Be sure to name and keep your beneficiaries up-to-date
“What’s in a name?” — William Shakespeare
To answer Shakespeare, names are everything! Many people may not associate naming beneficiaries on insurance and financial documents as “estate planning” because it usually does not involve a visit with an attorney.
However, what is normally the easiest form of estate planning is often neglected entirely or is given inadequate attention.
Ideally you should review all of your assets with an estate planning attorney to ensure everything ends up as you intended and your assets are not tied up in a lengthy probate proceeding. Such a meeting should address your goals, concerns and provide options, such as a Medicaid Irrevocable Trust, to avoid having your hard earned assets lost to nursing home costs.
Whether you are opening a new bank account, pension fund or meeting a personnel director when starting a new job, the following are general tips that could avoid delays, problems or conflicts over such assets after your death:
• Recognize that not all assets pass under a Will. All adults should at minimum have a Will in place. However, even with a Will there are often many assets that pass directly to named beneficiaries which are neither listed nor are distributed under a Will. The most common example is life insurance. If the individuals named as beneficiaries are all living, adults and there is no legal impediment to the distribution, the named individuals can generally follow the instructions of the particular insurance company and receive their monetary share directly without court intervention.
• Review your Bank and Pension Accounts. In addition to life insurance, named beneficiaries should be in place for pension assets such as IRAs, 401ks, 403Bs, 457 plans, etc., as well as any CDs, money markets and even checking and savings accounts. Generally, the more diverse and varied your funds, the more you will benefit from having your situation reviewed by an estate attorney and/or a financial advisor to make sure your asset goals are met.
Generally, if you die with an account held only in your name with no beneficiary listed, those funds are subject to having to go through the probate or small estate proceeding process. The worst case scenario is having such accounts lost to the State as “unclaimed funds”. Considering that New York is currently holding over $15 billion in unclaimed funds, this is a horribly common oversight. If you do not have joint bank accounts, discuss with your bank the option of either adding a joint owner or, if that is an undesirable option, list beneficiaries on those accounts.
Name Both Primary and Contingent beneficiaries. The reality is that people die. While most people name their spouse or significant other as 100 percent primary beneficiary, often times people neglect to list contingent beneficiaries in the event that person dies or they neglect to update their beneficiaries upon divorce.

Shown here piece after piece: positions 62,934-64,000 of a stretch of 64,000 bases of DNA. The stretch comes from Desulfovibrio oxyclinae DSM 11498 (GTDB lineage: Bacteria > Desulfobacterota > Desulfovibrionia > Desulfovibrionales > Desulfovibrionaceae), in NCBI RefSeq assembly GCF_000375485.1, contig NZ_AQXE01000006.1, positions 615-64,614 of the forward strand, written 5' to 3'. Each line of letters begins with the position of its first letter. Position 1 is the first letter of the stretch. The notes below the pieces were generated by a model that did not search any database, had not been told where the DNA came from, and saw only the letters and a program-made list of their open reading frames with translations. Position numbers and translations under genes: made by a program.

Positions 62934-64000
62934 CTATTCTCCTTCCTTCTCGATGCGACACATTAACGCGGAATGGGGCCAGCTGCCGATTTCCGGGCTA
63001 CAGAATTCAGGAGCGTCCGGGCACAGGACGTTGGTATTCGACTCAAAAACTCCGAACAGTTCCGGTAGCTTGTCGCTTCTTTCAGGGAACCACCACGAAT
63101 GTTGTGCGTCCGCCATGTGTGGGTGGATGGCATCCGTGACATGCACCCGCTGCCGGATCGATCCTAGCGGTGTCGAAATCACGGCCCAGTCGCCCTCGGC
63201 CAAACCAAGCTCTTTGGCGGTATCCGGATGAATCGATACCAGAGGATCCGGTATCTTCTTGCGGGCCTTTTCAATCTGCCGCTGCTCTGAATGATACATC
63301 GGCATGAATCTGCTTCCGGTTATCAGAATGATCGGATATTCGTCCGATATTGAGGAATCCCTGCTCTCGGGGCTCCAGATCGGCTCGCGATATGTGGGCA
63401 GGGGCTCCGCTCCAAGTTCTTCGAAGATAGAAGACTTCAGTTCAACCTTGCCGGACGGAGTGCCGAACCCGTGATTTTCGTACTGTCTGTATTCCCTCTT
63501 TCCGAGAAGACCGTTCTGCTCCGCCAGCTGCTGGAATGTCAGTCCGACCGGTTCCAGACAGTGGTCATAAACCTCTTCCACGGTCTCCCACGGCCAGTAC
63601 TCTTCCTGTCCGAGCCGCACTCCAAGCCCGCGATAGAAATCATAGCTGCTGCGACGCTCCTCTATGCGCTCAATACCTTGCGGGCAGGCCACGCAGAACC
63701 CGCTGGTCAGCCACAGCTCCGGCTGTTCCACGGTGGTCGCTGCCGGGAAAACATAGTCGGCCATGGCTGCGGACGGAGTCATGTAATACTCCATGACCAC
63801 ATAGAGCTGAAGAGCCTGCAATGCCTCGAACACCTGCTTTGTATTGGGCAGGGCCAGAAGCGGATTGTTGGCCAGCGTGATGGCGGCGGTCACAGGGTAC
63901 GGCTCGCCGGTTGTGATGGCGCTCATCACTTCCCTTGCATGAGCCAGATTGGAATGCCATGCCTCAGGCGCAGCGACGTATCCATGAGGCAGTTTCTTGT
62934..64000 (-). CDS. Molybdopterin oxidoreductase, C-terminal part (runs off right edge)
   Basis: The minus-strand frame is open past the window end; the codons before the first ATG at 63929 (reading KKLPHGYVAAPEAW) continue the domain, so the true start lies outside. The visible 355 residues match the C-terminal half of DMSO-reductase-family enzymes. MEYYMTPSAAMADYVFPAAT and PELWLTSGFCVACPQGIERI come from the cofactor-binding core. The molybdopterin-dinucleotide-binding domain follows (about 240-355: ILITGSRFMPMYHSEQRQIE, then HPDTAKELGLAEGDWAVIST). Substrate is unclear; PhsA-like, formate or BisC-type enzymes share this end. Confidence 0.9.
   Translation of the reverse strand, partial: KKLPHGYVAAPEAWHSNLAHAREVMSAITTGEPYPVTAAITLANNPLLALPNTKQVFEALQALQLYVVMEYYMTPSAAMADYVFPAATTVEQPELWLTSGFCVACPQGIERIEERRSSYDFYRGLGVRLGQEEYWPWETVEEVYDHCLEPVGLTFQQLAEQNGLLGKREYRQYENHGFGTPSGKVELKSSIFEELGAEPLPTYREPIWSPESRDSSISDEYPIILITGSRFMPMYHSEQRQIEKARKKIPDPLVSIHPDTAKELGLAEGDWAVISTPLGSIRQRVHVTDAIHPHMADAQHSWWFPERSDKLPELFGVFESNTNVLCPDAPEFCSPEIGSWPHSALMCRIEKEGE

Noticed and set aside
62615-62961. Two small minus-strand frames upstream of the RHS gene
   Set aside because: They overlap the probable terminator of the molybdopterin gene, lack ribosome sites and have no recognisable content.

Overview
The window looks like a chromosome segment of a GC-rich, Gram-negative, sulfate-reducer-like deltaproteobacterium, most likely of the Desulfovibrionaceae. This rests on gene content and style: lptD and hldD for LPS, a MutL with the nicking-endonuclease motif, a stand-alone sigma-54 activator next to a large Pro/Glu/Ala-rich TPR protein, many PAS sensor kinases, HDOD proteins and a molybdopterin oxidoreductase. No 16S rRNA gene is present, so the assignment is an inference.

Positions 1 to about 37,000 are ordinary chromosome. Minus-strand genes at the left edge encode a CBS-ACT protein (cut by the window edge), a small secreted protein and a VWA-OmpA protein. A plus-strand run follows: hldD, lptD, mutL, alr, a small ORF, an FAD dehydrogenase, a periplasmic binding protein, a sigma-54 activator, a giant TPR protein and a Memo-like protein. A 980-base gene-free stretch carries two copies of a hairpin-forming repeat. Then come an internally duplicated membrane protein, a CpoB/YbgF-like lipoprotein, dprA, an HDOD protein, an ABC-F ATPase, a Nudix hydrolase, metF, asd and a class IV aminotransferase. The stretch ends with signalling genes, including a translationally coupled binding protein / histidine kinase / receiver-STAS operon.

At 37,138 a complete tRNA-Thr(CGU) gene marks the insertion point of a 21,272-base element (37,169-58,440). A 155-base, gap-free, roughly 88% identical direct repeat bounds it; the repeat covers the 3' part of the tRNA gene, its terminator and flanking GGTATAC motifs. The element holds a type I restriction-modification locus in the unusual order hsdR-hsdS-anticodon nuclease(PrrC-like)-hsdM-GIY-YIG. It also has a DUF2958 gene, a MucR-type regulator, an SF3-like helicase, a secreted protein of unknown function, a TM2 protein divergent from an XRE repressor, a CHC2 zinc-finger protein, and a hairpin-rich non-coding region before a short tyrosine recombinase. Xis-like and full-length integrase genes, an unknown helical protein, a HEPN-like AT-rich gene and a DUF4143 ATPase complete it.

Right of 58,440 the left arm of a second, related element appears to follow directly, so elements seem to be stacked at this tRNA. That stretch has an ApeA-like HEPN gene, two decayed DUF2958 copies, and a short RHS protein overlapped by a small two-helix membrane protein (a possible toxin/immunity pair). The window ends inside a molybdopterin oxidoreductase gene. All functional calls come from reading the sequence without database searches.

• Be careful about naming minor children as beneficiaries. Yet another key reason to visit an estate planning attorney is to make sure proper language is in place to ensure your minor children (under age 18) are protected in the event of your sudden death.
If you die and minor children are listed as beneficiaries, and neither a trust nor a trustee is named to hold such funds on their behalf, generally an adult family member needs to come forward and seek court approval to be the trustee of those funds until the minors reach the age of consent. This can be a costly and timely proceeding and may lead to litigation if family members are in conflict over who will control the assets on behalf of your minor children.
Also, 18 is a very young age for a person to inherit assets without any oversight or direction. A popular choice is for people (within their estate documents) to name a specific person to act as Trustee if such a situation occurs and to choose a minimum age of 25 or higher as the age of inheritance. This leads to the next point…
• A Trust you create can be a beneficiary. While this may seem confusing at first, generally if you are working with an estate planning attorney, he/she can advise you about the benefits of choosing this option. In short, if you have minor children, multiple beneficiaries and/or more complex planning within a trust, you can list a trust as either the owner or beneficiary of the account or policy to ensure the assets go to those persons and/or entities named in your trust.
A trust should clearly list your successor trustees who will be managing the assets after your death. This also frees you up to amend your trust as time goes by, usually without having to update all of your individual account forms.
While this list only outlines some of the situations that may arise, the benefit of reviewing all of your accounts with an estate planning attorney more than pays for itself with the peace of mind and problems that can and will be avoided after your passing.
Here’s to a great holiday season and a happy and healthy New Year!
James S. Rizzo is an attorney with the law firm of Hilton Estate & Elder Law, LLC, with offices in Rome, Utica, Boonville and Lowville, NY. He has more than 21 years of legal experience and concentrates in Estate Planning matters, including Wills, Revocable and Irrevocable Trusts, Powers of Attorney, Health Care Proxies, Asset Protection, Nursing Home/Medicaid planning, Probate and related Litigation issues. He can be reached at 315-624-9600 or email@example.com for a confidential, free initial consultation. Visit us on the web at: www.hiltonlawny.com
Last Revised: Dec. 15, 2017
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